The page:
This is the subhead for the blog post
I’ve written several times about my experiences launching and growing a networking group (Online Lead Generation) on LinkedIn. What started with 60 friends in the lead gen industry in March 2008 is now a 4500 member, worldwide group, apparently one of the 1% largest LinkedIn groups on the planet.
My assumption about the growth of this group has been that it would see “hockey-stick” growth. In other words, membership would grow slowly at first until there was a critical mass of members, at which point the virality (network effects) of the group would kick in and I’d see a huge spike in weekly membership requests.
And this is what I anecdotally observed to be happening – it seemed that the number of applications was increasing each week. Well, nerd that I am, I decided that to really assess the growth curve, I had to get some real numbers in front of me. To wit, I downloaded an Excel sheet of the date of every member’s admittance to the group and then created a graph showing the progression of growth. Here’s the chart:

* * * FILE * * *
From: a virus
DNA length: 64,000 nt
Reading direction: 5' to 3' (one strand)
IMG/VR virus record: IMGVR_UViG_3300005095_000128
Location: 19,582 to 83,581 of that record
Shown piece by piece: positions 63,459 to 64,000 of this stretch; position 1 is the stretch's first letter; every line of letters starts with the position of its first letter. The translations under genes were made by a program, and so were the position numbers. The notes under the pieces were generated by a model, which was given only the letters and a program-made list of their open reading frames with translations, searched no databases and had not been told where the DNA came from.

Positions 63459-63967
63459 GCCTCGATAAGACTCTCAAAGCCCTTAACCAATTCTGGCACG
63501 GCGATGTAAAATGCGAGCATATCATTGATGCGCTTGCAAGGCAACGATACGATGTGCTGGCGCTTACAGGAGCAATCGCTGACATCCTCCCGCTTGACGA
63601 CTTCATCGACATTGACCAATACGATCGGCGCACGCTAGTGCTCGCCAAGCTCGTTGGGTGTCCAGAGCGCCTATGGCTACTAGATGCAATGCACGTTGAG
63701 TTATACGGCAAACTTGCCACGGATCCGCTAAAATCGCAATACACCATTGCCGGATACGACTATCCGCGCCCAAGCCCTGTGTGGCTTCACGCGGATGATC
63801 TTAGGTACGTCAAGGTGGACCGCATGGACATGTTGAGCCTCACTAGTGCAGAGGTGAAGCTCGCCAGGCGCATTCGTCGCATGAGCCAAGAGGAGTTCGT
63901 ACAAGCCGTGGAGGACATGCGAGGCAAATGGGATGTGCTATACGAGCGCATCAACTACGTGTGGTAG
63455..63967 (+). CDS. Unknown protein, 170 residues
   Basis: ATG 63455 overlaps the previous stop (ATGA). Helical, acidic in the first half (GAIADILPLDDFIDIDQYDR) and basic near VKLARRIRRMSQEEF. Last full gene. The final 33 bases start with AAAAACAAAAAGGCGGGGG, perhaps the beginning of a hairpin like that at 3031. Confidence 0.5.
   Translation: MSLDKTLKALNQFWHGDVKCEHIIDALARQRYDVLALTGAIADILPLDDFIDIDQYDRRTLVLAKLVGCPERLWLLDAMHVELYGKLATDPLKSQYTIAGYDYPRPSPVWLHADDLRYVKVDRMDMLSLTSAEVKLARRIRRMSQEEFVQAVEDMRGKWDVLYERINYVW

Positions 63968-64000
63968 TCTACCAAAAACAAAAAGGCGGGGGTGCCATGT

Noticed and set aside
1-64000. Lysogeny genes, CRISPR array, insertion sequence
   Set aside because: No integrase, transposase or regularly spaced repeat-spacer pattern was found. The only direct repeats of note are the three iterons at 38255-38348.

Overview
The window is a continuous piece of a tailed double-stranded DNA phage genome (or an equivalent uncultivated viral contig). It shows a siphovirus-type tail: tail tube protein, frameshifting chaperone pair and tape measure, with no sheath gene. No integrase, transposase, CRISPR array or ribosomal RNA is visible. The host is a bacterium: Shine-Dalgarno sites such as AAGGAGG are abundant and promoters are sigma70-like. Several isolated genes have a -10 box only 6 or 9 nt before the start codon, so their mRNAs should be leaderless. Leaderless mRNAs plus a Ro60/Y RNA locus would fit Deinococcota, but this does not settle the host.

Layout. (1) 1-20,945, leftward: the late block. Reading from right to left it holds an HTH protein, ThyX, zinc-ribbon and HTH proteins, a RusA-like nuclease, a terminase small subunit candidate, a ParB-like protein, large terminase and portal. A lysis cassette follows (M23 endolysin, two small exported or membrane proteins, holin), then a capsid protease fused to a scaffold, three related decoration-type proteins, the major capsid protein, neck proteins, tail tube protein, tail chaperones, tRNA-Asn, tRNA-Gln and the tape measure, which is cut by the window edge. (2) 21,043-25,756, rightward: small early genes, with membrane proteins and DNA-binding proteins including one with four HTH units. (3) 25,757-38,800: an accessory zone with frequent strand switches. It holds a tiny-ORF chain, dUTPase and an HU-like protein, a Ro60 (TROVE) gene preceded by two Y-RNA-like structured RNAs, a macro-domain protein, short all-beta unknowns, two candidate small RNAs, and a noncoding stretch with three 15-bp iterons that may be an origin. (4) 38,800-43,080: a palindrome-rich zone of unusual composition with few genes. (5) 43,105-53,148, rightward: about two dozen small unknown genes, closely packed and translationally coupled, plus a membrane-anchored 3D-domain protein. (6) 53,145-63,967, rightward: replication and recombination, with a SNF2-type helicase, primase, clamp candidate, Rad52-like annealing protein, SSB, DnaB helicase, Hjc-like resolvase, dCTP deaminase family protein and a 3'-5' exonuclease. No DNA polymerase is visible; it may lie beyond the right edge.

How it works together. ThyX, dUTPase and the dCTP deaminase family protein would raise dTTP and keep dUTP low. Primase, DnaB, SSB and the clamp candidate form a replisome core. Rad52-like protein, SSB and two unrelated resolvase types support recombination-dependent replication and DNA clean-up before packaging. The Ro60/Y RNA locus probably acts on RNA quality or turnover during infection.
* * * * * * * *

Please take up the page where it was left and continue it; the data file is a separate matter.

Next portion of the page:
As you can see from this chart, the slope of growth is basically constant. There is a slight uptick about three months after inception, and then a significant uptick in mid-December, but beyond that, the growth is very constant. Moreover, I believe the growth that has been achieved in the last month is not organic but rather the result of global changes within LinkedIn (specifically, LinkedIn has started to include a list of “recommended groups” when you login to one of your group pages). So other than a bump right after the first three months of existence, the growth has been steady ever since.
This really surprises me. I’ve always assumed that viral growth was exponential in nature. I’m not a viral marketing expert, but perhaps this suggests that there are different types of virality – some steady and some exponential. I’d be curious to hear the opinion of experts in the space.